THIRTY-TWO Greeks are dipping their feet in a creek.
Sloshing their bare feet in a cool flow of clear water.
All one midsummer day ten hours the Greeks
stand in leather shoes shoveling gravel.
Now they hold their toes and ankles
to the drift of running water.
Then they go to the bunk cars
and eat mulligan and prune sauce,
Smoke one or two pipefuls, look at the stars,
tell smutty stories
About men and women they have known,
countries they have seen,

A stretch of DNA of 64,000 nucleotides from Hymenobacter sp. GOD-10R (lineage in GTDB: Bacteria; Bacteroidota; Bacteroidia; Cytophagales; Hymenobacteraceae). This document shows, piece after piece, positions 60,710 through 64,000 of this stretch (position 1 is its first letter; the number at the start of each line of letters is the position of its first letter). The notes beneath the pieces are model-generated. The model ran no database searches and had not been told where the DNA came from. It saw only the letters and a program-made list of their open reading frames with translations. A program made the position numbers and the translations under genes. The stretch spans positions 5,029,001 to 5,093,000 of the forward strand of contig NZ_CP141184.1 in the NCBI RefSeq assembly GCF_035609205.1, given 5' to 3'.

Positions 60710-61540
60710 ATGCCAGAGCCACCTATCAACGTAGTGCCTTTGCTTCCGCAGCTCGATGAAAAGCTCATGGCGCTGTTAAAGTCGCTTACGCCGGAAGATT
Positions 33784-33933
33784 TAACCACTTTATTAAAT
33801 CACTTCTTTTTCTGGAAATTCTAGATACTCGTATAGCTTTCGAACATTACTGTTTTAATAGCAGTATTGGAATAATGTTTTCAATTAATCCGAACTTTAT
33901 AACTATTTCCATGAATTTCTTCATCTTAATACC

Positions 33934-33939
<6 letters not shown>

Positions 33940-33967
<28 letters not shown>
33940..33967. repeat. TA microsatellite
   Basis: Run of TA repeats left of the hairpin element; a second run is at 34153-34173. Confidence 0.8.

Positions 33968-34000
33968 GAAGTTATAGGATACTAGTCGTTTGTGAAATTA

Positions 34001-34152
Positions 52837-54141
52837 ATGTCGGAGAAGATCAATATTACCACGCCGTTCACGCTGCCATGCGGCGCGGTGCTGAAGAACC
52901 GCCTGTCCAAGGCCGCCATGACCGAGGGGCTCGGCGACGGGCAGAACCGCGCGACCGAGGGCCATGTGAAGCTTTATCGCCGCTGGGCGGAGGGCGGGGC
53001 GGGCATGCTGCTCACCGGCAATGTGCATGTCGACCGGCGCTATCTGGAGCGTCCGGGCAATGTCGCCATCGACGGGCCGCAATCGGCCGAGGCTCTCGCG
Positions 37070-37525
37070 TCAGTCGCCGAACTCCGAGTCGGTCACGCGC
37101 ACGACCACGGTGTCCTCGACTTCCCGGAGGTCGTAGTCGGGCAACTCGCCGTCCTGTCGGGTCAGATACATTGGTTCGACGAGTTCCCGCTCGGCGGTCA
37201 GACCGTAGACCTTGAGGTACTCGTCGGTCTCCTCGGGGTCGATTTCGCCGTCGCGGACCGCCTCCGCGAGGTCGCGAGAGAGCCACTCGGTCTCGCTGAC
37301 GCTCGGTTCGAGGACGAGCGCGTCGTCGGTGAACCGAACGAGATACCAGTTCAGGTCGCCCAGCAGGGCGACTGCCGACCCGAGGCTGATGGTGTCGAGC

Railroads they have built—
and then the deep sleep of children.

Analysis, meaning and summary of the poem by

Leave a Reply

Your email address will not be published. Required fields are marked *

Do you have any comments, criticism, paraphrasis or analysis of this poem that you feel would assist other visitors in understanding the meaning or the theme of this poem better? If they are accepted, they will be added to this page of American Poems. Together we can build a wealth of information, but it will take some discipline and determination.